Bruce and Linda Whitney, of West Granville, traveled nearly six hours to bring one of their two Brockways to the National Brockway Truck Show on Saturday in Cortland — as much a family reunion as a gathering of massive trucks.
“I went to college in Ithaca, and I used to travel home and we’d go through Cortland and drive by the factory, where they were all brand new sitting in the lot,” Bruce Whitney said, amid more than 100 Brockways on Main Street.
His admiration for Brockway trucks began more than 40 years ago before Mack Trucks closed the Brockway factory in 1977. Brockway trucks were known to be tougher than Macks, but the best part was you could customize your Brockway, Whitney said.
“You could order a Brockway with three different engines, a different transmission, then with different front and back ends. You could kind of custom order a Brockway, whereas a Mack at the time you couldn’t,” Whitney said.
“Because they were a smaller company, they would pay more personal attention to each truck,” Clarence Ritchie, of Middle Granville, chimed in.
Ritchie has attended every National Brockway Truck Show for the past 20 years.
“I owned an old truck, but I’d never had a Brockway — and I was hooked once I got here,” Ritchie said. He now owns 35 Brockway trucks. “I have eight of them registered historically.”
While people milled about Main Street, stopping to check out Ritchie’s Brockway and flip through the scrapbook he’d made showing it’s renovation progress over the years, Ritchie walked around hoping to chat with fellow Brockway enthusiasts.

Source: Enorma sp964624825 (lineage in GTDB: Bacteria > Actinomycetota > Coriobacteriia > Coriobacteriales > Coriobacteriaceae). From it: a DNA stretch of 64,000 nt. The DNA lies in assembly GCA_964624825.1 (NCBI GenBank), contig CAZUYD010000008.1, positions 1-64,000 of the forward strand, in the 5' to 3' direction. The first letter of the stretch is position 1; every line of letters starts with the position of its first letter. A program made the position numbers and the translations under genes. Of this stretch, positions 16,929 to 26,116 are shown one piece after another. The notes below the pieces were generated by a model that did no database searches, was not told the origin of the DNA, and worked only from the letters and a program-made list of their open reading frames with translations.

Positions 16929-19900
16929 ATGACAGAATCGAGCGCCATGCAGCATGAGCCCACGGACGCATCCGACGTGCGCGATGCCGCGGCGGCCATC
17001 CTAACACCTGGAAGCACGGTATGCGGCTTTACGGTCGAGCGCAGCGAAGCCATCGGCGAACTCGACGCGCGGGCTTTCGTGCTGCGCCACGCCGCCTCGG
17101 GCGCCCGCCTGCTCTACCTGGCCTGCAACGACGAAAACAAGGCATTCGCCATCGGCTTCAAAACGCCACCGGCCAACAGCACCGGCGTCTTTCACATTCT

“A lot of people come here the same day, so you can catch up with them,” he said. Earlier that day, he’d met a 90-year-old man who had worked at the original Brockway factory. “I would ask him specifics about different urban myths, stuff that we’ve heard over the years about the company that’s no more, and he would straighten us out on different things.”
“We need the trucks here to draw the people, to have a show,” Ritched added. “But when the trucks come in, the people come. That’s when the friendship start and the stories get told.”
Lynn Buddenhagen, a member of Cortlandville Fire Rescue, may not be a Brockway truck owner, but he enjoys experiencing a part of Cortland’s history.
“I’ve been here since when Brockway was in business, and I knew a lot of the people who worked on the trucks,” Buddenhagen said. He walked over to a bright red Brockway tanker labeled for the McLean Fire Department. “I remember when that truck was first put into service — I was a fire chief in Cortlandville out there — now the truck is brand new, but that sure was a while ago.”
“This whole thing started because we were doing it to celebrate the centennial and we were highlighting businesses that were important to Cortland at one time or another,” said Shirley Randolph, treasurer of the Brockway Truck Preservation Association.
“Brockway employed well over 1,000 people at one time, that’s how important Brockway was.”
“There was such a camaraderie of people, they get caught up each year and every year you’re meeting somebody new,” Randolph said. “We’ve even got a lot of trucks this year that have never been here before. You can just feel the excitement when they come onto Main Street that morning, revving their engines a little more, excited to be back together. It’s like a family reunion.”
The Brockway Truck Preservation Association always invites past employees to the show, Ritchie said, but as the years go by, fewer attend.
“You’ve got to think about it, it was 1977 when it closed up, so these folks are moving on,” Ritchie said. “But like this 90-year-old gentleman, he was so thrilled that this show was happening. He was involved in it and didn’t even realize it back then. That’s why it’s great to have people visiting and catching up.”